The Smart Battery Specification (SBS) bus is not directly accessible from the OS. It is however, possible to communicate directly with the battery via a USB-I2C adapter connected directly to the battery pins. EDIT: https://media.blackhat.com/bh-us-11/Miller/BH_US_11_Miller_Battery_Firmware_Public_WP.pdf EDIT 2: I personally managed to talk directly to the ...


5

No, when the system goes into hibernation or suspend mode, all user-level activity is suspended and will not resume until the system has left that mode. It is not possible to keep a script running (performing actions) during hibernation or suspension. Related Ask Ubuntu question regarding "hybrid suspension" and "suspend to both RAM and disk": How do I use ...


4

Since you're apparently running Cinnamon, just install Battery Applet with Monitoring and Shutdown (BAMS). Right-click on a panel → + Add Applets to the Panel → Available applets (online), type 'BAMS' in the search widget, and install and configure it. It's not the flashiest, but so far it's already alerted me when I had my laptop unwittingly unplugged.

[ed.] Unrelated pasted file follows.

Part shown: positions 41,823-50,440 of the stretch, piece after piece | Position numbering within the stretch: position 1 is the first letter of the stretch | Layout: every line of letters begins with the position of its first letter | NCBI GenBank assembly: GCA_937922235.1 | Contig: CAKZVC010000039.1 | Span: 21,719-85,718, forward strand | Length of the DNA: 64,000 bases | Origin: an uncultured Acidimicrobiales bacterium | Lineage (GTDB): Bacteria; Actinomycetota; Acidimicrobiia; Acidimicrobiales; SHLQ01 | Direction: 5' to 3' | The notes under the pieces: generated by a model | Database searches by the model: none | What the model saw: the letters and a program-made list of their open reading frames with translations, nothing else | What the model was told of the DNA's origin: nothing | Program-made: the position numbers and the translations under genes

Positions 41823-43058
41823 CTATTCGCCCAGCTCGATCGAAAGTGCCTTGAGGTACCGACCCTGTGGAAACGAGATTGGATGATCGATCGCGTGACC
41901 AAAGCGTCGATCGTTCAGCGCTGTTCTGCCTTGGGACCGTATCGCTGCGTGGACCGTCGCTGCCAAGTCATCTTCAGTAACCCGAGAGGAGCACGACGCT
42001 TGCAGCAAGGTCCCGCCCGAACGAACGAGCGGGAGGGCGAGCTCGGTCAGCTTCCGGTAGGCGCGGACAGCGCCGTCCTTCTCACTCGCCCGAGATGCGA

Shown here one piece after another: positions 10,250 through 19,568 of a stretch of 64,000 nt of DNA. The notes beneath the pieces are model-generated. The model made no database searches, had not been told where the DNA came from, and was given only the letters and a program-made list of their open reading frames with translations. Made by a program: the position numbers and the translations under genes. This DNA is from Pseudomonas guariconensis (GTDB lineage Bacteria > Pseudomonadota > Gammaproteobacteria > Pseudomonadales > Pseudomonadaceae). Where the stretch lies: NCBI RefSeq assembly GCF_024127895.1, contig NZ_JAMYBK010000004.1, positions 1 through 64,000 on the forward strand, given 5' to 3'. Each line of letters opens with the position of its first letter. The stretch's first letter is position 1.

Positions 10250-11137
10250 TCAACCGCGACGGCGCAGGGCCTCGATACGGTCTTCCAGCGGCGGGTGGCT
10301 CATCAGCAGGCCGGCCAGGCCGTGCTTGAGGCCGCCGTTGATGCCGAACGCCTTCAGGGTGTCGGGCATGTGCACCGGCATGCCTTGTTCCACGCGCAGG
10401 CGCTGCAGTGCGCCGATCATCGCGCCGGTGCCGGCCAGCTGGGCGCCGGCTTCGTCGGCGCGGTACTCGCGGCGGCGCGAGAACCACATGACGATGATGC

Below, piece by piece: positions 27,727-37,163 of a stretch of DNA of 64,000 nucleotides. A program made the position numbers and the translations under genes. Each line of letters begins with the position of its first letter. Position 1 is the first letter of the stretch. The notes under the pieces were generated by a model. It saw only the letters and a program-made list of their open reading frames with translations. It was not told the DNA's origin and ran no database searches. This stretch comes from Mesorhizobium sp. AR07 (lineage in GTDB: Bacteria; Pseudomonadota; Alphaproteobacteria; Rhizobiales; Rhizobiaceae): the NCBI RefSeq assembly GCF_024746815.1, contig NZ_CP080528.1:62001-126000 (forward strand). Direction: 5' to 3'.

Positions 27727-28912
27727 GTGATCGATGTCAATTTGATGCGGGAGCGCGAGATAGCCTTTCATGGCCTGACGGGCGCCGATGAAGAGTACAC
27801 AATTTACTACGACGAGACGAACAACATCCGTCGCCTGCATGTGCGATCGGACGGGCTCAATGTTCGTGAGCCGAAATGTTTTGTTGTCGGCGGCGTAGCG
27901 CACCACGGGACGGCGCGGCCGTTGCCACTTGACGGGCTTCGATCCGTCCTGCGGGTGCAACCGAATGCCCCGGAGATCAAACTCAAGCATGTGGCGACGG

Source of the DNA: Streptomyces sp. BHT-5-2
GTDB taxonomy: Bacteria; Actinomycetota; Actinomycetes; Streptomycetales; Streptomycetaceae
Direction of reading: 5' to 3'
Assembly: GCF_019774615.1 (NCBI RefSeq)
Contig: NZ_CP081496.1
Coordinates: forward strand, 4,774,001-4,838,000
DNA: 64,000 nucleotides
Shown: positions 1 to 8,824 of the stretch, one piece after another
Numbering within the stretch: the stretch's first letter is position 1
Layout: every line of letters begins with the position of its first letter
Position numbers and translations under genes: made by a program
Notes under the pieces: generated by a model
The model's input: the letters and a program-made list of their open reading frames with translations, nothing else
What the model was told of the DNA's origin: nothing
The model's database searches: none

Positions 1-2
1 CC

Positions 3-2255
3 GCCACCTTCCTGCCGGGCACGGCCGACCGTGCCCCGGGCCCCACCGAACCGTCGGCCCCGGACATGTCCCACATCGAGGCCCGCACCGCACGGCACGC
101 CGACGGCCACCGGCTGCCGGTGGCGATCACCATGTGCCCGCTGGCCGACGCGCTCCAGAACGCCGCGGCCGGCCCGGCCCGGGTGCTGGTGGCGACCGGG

4

If you're using KDE SC as desktop environment, just do this: Open System Settings Go to Application and System Notifications (Section: Common Appearance and Behavior) If not already selected, choose Manage Notifications from the list on the left side Select Power Management System from the Event source drop-down menu Click on the list entry Charge Complete ...


4

The presence of battery information in /sys/class/power_supply is a reliable indicator that the system supports a battery, and it's a standard Linux feature, but it won't always be called the same thing. Yours is called BAT1. I am looking at one here that is called battery. Also, not all entries in /sys/class/power_supply are batteries. Look for all files ...


4

There is no way that the OS can cause the batteries to explode. Battery charging is handled by the hardware. That being said, it's possible for any lithium batteries to explode.


4

These are acpi names (4 character, upper case...) BAT0 is the first battery, the second if you had one would be BAT1. ADP0 is the first ac-ADaPter.